‘Illusory or Insufficient’ Assets Pledged by Individual Sureties
Can Be Catastrophic to Subcontractors or Suppliers
CHANTILLY, VA. — A coalition of key construction industry organizations urged the administrator for the Office of Federal Procurement Policy to require that assets pledged by an individual surety are real and readily available by modifying part of the Federal Acquisition Regulation requirements.
The coalition — composed of American Subcontractors Association, American General Contractors of America, Design Build Institute of America, Independent Electrical Contractors, National Association of Surety Bond Producers, National Electrical Contractors Association, Sheet Metal and Air Conditioning Contractors’ National Association, and The Surety & Fidelity Association of America — warned that “a determined and unscrupulous individual surety can too readily pledge assets that provide only illusory or insufficient protection.”
“In today’s Federal procurement arena, the typical contracting officer has too many contract award and contract administration actions ongoing simultaneously and too few supporting staff resources to adequately challenge the focused efforts of an unscrupulous individual surety determined to game the system,” the coalition members wrote in the Feb. 10 letter to OFPP Administrator Anne Rung. “Feeling the pressure to move forward with a procurement, the contracting officer may be willing to cut short the necessary due diligence to protect the government, especially if the exposure to the Government is relatively remote. A payment bond from an individual surety that provides only illusory protection, however, can easily result in a catastrophic loss to a subcontractor or supplier even on the smallest contract.”
The coalition noted that the current coverage of the Government-wide Federal Acquisition Regulation (FAR) Subpart 28.2 (Sureties and Other Security for Bonds) provides the contracting officer guidance, but implementation can be compromised by the severe challenges faced by even the most seasoned construction contracting officer. “The core challenge for the contracting officer relates to verifying the existence of and assessing the value of the assets being pledged by the individual surety in support of the surety bonds being furnished to the Government,” the coalition wrote. “Those assets deemed ‘acceptable’ under FAR 28.203-2(b)(3) and (b)(4) include stocks, bonds, and real property owned in fee simple. The contracting officer faces several challenges in determining if the ‘acceptable assets’ actually exist and can be readily liquidated to pay valid claims against a payment bond.”
The coalition noted recent instances in which contracting officers have accepted individual sureties backed by assets that subsequently turned out to be illusory or unacceptable. In United States ex rel. J.Blanco Enterprises v. ABBA Bonding, Inc., ABBA claimed to have a net worth of over $126 million. The General Services Administration accepted the individual bonds, although no assets were placed in escrow for the benefit of the government. ABBA eventually filed for Chapter 11 bankruptcy in the Southern District of Alabama. In another example, Edmund Scarborough, the owner of IBCS Fidelity, another individual surety, filed for bankruptcy in Tampa, Fla. ICBS issued countless individual surety bonds on federal, state and private construction projects using suspect assets. The individual surety previously had listed $4.5 million in assets and $16.2 million in assets; IBCS had used a commodity, mined coal waste, which it valued at $191 million, to back its individual surety bonds. That mined coal waste was valued at $120,000 in the bankruptcy filing.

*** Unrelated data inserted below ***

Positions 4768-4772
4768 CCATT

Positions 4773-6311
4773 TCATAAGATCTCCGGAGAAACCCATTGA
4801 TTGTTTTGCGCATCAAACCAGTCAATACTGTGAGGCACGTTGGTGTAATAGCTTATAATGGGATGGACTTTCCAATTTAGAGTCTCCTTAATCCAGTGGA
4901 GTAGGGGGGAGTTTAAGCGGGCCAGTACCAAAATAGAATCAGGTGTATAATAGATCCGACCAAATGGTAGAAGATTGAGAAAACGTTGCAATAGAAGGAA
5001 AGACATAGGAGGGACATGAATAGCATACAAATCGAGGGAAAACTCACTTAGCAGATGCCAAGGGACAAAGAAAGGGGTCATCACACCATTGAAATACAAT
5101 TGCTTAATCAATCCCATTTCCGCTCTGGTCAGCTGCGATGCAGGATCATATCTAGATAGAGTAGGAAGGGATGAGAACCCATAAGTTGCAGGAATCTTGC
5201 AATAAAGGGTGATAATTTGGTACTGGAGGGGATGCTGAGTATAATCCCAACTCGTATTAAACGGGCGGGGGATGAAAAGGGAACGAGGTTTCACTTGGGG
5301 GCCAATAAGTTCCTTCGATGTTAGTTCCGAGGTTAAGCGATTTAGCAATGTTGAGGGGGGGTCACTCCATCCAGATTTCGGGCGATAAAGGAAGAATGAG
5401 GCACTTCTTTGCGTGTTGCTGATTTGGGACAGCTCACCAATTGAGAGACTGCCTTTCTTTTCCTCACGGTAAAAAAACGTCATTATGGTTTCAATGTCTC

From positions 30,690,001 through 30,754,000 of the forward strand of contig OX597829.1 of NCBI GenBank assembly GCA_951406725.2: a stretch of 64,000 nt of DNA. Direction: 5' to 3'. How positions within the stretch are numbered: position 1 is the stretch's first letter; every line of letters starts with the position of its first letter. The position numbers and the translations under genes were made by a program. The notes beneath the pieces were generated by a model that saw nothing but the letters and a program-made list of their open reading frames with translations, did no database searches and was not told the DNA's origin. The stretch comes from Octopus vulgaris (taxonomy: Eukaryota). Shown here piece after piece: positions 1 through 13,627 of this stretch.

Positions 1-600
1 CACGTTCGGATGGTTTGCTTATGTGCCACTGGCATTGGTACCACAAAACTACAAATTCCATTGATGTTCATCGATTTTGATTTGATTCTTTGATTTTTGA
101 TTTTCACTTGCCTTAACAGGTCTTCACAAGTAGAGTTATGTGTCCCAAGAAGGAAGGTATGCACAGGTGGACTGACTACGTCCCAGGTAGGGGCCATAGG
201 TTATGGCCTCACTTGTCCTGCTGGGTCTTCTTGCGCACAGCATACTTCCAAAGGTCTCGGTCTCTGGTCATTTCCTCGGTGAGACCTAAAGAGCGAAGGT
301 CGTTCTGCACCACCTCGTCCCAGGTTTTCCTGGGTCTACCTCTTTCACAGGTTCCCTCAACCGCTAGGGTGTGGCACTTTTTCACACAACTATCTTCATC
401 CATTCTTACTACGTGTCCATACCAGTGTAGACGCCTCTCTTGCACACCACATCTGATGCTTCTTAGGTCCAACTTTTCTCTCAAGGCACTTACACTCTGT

The coalition urged that the solution is to modify FAR Part 28.203.2 (Acceptability of Assets) to conform to the existing standards of FAR Part 28.204. “This would reduce the administrative burden on the contracting officer to assess the assets being pledged,” the coalition wrote. “The contracting officer would know that the assets pledged by an individual surety in support of its bonds are real, sufficient in amount, readily available and in the care and custody of the U.S. Government. It would assure the buying agency, on behalf of the taxpayers, that the bid and performance bonds provide reliable protection, as intended by the Miller Act. Subcontractors and suppliers would know that the payment bond provides practical payment protections of last resort for work performed or supplies furnished, as intended by the Miller Act.”
Requirements under the Miller Act are designed to protect the interest of the federal contracting agencies, as stewards of taxpayer funds by requiring bid and performance bonds and the interests of subcontractors and suppliers by requiring payment bonds, which provide such downstream parties payment protection of last resort for work performed and supplies furnished.
SMACNA, an international trade association representing 4,500 contributing contractor firms, is dedicated to promoting quality and excellence in the sheet metal and air conditioning industry. SMACNA has national offices in Chantilly, Va., outside of Washington, D.C., as well as on Capitol Hill. Visit www.smacna.org for more information.
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